Most people would rather consign

by francine Hardaway on May 7, 2005

Most people would rather consign themselves to lives of quiet desperation in Dilbert-like cubicles than start businesses of their own, a fact that I find alternately amusing and worthy of disdain, especially in a global universe.

Surely by now you have heard Lou Dobbs rail about the outsourcing of America, a theme that makes me want to throw a shoe at the TV screen. And yet, the American worker seems to have the same sense of entitlement to a job that the crack-addicted welfare mother has to her Aid to Families with Dependent Children.

Not only are most jobs deadening; they are not even secure. Today, even the Dilbert jobs often go to the country in which they can be done either most cost effectively or most expeditiously during a 24-hour work day. There’s no longer any reason to trade off your freedom, creativity, and control– there’s no 21st century Organization Man, no corporate ladder to climb in an increasingly flat organization. The two leading American car manufacturers just had their bonds rated “junk.”

Even the government lays off, downsizes, and freezes hiring, as legislatures force tax cuts. In some school districts, teachers (once known as the safest jobs of all) are regularly RIF’d (subjected to Reduction in Force layoffs) at the end of the year until the budgets and enrollments are figured out.

So why don’t more people become entrepreneurs? It’s gotta be pure fear. A new study by the outplacement firm Right Management says that when employees are laid off, more than 4 out of 10 (44%) consider self-employment � a percentage almost four times higher than the number of people who are actually self-employed in the U.S. (12%).

Although 56% of respondents said they are thinking of changing careers, approximately 40% actually go through with this � including about one-third who switch industries for their next jobs (perform the same job function, but in a different industry), and less than 10% who start their own businesses.

�There is a trend toward more displaced employees switching industries for their next jobs, but fewer going into business for themselves,” says the Right Management study.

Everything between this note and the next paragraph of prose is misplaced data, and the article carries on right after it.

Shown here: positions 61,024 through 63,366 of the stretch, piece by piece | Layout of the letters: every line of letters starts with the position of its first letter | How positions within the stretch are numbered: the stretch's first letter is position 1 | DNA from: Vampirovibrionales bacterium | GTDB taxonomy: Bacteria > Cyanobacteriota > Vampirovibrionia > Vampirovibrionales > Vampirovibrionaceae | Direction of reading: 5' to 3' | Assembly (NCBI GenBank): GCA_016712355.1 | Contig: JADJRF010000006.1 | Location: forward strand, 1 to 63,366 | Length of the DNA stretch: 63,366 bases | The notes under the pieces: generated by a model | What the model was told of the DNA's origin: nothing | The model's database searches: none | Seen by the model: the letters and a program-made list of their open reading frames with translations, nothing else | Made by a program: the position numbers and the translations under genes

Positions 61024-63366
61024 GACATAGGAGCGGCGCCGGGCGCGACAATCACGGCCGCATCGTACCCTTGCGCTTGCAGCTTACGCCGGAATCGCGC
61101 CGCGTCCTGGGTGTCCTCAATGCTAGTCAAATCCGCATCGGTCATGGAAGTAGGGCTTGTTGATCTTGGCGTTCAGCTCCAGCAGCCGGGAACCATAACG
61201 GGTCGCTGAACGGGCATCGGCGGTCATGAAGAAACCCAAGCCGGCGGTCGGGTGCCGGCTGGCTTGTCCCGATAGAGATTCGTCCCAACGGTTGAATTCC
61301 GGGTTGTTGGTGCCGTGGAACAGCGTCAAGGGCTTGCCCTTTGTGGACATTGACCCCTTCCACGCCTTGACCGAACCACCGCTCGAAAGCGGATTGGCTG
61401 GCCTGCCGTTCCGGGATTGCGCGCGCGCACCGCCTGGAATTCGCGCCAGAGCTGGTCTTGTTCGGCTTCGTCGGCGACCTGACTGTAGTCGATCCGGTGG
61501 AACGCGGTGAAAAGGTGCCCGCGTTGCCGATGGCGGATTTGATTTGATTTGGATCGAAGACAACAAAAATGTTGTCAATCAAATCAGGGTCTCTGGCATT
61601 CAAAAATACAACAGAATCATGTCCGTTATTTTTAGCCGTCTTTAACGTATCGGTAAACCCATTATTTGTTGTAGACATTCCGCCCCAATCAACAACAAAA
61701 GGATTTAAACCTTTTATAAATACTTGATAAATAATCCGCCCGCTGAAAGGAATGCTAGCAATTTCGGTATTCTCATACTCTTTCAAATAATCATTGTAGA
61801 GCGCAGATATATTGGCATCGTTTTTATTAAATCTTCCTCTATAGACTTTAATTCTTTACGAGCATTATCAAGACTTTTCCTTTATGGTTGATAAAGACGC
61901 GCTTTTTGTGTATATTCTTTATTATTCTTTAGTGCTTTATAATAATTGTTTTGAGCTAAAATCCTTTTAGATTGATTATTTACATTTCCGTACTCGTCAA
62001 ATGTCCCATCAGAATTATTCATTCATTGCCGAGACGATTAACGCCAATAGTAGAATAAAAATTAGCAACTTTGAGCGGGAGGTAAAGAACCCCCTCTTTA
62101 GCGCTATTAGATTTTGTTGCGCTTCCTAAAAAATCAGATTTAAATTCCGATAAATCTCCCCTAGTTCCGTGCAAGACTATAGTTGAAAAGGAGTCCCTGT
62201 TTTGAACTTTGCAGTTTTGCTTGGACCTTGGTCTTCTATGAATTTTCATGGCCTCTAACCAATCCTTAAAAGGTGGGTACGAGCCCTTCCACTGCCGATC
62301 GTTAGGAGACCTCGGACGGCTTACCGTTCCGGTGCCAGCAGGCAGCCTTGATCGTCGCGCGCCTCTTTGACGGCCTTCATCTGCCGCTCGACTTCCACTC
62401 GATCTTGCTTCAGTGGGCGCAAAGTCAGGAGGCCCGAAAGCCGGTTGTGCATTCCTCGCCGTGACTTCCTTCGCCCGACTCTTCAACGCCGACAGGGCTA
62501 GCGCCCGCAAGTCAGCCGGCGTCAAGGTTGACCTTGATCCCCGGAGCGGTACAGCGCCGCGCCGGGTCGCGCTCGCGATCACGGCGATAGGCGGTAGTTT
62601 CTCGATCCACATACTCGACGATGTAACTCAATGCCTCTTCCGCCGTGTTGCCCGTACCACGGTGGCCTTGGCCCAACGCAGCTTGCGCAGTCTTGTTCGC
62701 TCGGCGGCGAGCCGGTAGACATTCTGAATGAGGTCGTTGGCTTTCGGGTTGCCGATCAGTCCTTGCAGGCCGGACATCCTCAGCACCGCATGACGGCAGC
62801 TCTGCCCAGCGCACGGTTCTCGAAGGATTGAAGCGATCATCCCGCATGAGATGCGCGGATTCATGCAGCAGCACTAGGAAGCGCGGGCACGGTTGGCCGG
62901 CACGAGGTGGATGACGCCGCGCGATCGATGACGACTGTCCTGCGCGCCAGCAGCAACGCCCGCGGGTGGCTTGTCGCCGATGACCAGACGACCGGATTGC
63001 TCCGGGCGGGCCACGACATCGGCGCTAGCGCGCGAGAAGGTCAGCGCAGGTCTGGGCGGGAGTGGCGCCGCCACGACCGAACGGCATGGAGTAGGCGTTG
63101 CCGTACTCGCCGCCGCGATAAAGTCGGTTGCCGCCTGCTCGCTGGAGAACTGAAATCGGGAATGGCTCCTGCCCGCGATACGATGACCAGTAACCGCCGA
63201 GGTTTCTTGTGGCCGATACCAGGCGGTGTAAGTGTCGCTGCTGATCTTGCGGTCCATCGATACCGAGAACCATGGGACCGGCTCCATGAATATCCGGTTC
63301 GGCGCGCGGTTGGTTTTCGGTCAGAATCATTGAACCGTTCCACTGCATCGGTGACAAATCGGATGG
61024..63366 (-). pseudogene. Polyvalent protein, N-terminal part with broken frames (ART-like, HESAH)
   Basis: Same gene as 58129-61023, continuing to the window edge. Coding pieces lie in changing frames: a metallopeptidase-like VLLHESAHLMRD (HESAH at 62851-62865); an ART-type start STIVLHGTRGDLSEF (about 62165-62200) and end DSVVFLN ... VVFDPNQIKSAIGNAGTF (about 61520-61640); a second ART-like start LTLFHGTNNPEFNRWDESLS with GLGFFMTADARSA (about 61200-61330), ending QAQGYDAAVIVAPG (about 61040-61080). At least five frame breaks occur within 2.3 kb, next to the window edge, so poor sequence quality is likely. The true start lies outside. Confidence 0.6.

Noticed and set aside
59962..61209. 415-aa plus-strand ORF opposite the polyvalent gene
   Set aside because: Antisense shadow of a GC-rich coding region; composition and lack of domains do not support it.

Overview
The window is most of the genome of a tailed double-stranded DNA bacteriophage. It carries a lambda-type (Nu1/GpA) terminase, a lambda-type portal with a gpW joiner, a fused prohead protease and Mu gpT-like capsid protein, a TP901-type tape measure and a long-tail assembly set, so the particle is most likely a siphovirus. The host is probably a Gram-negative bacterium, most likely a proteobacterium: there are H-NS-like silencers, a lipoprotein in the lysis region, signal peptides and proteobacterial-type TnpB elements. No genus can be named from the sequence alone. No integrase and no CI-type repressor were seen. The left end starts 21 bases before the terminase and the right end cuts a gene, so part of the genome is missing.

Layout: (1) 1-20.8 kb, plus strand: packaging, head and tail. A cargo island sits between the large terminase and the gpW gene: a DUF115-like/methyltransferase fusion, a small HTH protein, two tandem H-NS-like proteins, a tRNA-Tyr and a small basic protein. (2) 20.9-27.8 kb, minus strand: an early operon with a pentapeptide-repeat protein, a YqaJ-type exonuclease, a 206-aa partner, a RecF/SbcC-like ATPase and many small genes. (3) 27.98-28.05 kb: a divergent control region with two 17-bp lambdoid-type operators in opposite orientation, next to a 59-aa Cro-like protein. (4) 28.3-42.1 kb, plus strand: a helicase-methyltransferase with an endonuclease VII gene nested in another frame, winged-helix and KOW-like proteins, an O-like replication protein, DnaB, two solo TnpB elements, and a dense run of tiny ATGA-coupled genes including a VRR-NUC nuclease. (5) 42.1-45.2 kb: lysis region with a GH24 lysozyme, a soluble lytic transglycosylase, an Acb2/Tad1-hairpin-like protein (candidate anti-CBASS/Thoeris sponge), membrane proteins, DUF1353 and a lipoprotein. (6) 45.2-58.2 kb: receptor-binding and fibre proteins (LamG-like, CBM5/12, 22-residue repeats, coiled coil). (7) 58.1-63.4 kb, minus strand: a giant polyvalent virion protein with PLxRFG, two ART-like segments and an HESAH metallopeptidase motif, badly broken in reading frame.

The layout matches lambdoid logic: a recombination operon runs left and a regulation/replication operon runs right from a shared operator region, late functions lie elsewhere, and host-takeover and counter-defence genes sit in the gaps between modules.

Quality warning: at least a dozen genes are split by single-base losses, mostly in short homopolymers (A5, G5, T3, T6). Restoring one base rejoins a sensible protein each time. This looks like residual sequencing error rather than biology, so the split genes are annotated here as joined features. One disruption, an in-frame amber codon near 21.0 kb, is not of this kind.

We’ll do anything rather than take the responsibility for their own economic lives. Guaranteed paychecks are just another form of welfare.

But I don’t believe we are going to have any choice in the next century.

The era in which someone could expect to work for a single company for an entire career was a brief blip on the screen of human history, a by product of the Industrial Revolution. During the Industrial Age, workers were brought together in “companies” because the tools to manufacture were centrally located at the factory. We had assembly lines and expensive equipment at central locations.

But that era is over — at least in the developed world. So now what do we do? No one needs us to swell the ranks of an assembly line or even stand in front of a classroom. Government workers are replaced by online portals that process vehicle licenses, business information, and social services. So we are thrown back on our own ingenuity.

Well, throughout most of mankind’s evolution, almost everyone worked for himself, flowing with the market and reinventing themselves when necessary for survival. How can we recapture that hunger, that enthusiasm for our own survival, that competitiveness in the face of the larger animal (which is probably China)?

My sense is that in the next century, we are going to have to be hungry again, and we are going to have to work for ourselves. But ours won’t be the same kind of entrepreneurship as I have seen in my travels: the woman in Africa raising chickens to sell eggs; or the man on the streets of India hawking pashminas; or the children in the streets Mexico peddling chewing gum or cleaning windows. (As recently as fifty years ago, children in New York ran up to your car windows and tried to clean them for pocket change while you were waiting at a traffic light.

Ours will be an entrepreneurship of ideas, not of products. It may be an entrepreneurship of services, such as genetically engineered individualized therapies for cancer, or dog walking. But at some point in your career, you will undoubtedly find yourself working for “the brand called you.”

Yes, you may hire some people to help you. A lone person can’t bring a new drug to market. But those people will be short term hires, ad hoc teams, independent contractors — not lifelong company men.

It’s changing, folks. Hop on for the ride.

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